The replay capability lets a player watch how his opponent moved units on the game map. The replay of a unit’s movement can be shown in detail or simply the start and end positions indicated. The speed at which this happens is under the control of the player as it occurs. That is, the player can speed it up, slow it down, or even interrupt the sequence, as his mood dictates.
When units are destroyed, damaged, or disrupted in battle, very quick animations of the event are shown to communicate what has happened. These use smoke and flames and other simple visuals to indicate the level of damage inflicted. Damaged factories and resources are shown similarly. After land combat, the counters "slide" as they retreat or advance after combat. Air units also "slide" from their base hex to the target hexes and back, when they return to base.
For each combat, the player has the option of seeing the combat in detail. This is done by positioning the involved units in a separate panel, arranged for combat and in a layout such that all the involved units can be readily seen. The various statistics on the odds, the die rolls, and the results are displayed in the margins. The objective is to communicate not only what happened but why. So, the effects of armor, supply, surprise, terrain, etc. are displayed either in text or some other form. For example, the display could start with the basic strength of the various units engaged and then modify them for terrain and supply. Auxiliary units such as air, artillery, engineers, and HQs could be added incrementally, with the various shift factors such as supply and disrupted units the “piece de la resistance” (pardon the pun). Hopefully, the result will be that the player learns how the different elements of combat are integrated in the game to simulate reality. As always, the level of detail shown is optional and controllable by the player. A summary tabular report for each impulse is also available if the player isn’t interested in why his units just got killed, but just wants to hurry up and get more of them killed.
Other game actions possible for animation
Factories, oil refineries, resources, manpower, and partisan levels could be depicted visually. The sea and rivers, rather than having given a flat, static texture, could show animations of waves, sea shore, surf, and flowing water. These animations could also reflect the weather with frost, snow, clouds, rain, etcetera. It would be nice if the current status of a nation’s war status could be indicated visually. For example, somehow revealing Germany’s shift from enthusiasm in 1940 to sheer desperation in 1944.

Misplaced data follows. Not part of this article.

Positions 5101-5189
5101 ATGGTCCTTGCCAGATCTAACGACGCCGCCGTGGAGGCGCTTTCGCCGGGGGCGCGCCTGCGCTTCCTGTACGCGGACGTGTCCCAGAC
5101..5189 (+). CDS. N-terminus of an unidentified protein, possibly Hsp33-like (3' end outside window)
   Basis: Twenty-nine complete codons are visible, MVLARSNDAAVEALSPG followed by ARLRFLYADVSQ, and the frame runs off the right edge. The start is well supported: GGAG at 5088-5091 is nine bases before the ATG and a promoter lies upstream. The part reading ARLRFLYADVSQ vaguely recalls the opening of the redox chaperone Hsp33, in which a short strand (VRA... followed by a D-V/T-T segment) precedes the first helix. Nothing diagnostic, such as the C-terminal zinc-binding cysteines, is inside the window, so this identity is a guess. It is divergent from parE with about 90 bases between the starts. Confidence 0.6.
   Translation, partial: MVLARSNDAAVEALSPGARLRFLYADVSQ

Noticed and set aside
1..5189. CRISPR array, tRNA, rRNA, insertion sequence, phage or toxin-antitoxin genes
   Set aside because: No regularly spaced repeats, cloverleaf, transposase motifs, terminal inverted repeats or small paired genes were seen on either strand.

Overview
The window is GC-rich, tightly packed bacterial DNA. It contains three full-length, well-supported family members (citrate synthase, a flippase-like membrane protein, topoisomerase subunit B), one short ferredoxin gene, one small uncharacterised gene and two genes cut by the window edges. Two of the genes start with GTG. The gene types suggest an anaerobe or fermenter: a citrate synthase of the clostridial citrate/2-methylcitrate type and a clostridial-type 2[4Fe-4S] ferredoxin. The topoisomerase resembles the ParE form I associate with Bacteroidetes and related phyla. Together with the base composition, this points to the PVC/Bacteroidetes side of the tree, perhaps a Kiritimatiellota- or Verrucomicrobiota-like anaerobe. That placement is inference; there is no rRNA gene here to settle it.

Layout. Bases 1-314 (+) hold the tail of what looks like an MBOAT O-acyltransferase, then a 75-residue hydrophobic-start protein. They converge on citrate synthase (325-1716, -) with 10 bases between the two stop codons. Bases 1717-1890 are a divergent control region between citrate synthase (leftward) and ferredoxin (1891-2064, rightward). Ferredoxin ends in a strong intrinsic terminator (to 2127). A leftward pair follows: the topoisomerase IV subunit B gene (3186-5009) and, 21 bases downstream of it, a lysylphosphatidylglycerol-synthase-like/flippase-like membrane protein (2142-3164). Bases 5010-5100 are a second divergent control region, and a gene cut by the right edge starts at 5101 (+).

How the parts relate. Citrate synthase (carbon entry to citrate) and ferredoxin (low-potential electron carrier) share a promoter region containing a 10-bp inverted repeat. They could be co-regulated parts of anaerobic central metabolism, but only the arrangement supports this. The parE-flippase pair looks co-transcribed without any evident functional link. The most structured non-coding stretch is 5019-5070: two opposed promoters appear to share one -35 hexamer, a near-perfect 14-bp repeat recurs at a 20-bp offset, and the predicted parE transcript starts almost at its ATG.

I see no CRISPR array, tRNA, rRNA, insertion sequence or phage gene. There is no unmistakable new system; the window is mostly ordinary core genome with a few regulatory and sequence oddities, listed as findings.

Because some players have firm faith in their ability to effect die rolls by striking a bargain with the universe, MWIF includes animation of the dice rolling, with the random number generated by the program modified by which key on the keyboard the player chooses to initiate the die roll. Press the right key and you will get the right die roll! Other playful animations might mimic typical things that occur during a board game of WIF.
Historical music can create atmosphere without being requiring a lot of system resources. It gives the player a different feeling for each nation and is educational as well, enabling a player to become familiar with different countries’ anthems and marches. National anthems are played for major events, a "national march" for national victories, and a "national hymn" for defeats. Some examples are:
USA: Anthem: "The Star Spangled Banner" (Sousa), March: "The Stars and Stripes Forever" (Sousa), Air Victory: "Wild Blue Yonder", Naval Victory: "Anchors Aweigh", Hymn: "Adagio For Strings" (Barber).
UK: Anthem: "God Save the King", March: "Rule Britannia", Hymn: "War Requiem" (Britten)
During more subliminal periods (e.g., planning) appropriate music from the era for the country is played: Big Band Music, classical German marches, music by Russian composers, etcetera. Propaganda speeches, (Tokyo Rose, Goebbels radio addresses, fireside chats, and so on), corresponding to the game date, are played to help maintain the WW II atmosphere.
Music can be repeated somewhat more often than a film clip before it gets old, but in addition, the player has other options for avoiding boring repetition. Each country has its own folder of MP3's to which the players can add their own selections. Also, MWIF does not require a full screen display, so a player can select his own music to be playing in the background during a game.
As units move or engage in combat, appropriate sounds are played. This also happens for certain screens. Sounds might be repeated somewhat more often than video, but worrying about too much repetition is important. In particular, every time a player clicks on a unit (to select the unit, inspect the stack, move, or fight), a simple "click" sound is produced rather than something more distinctive, which would quickly become annoying.
Industrial clanging for the production screen,
Tropical jungle sounds when examining a hex stack in Burma.
Diesel rumbling or the noise of the tracks when tanks move,
Noise of trucks when motorized units move,
Noise of boots when leg troops move,
Inline or radial engine noise for aircraft maneuvering,
Train toots for movement by rail
Varies depending on the kind of attacking and defending units/weapons and combat result
Explosion sound when a unit is attacked and destroyed,
Stukas diving when flying ground strike missions
Noise of the relevant type of gun AA fires, when ART bombs, etc...
Parachutes opening on an airborne assault.
Words "Go, go, go" when paratroopers jump,
Perfection is an elusive goal.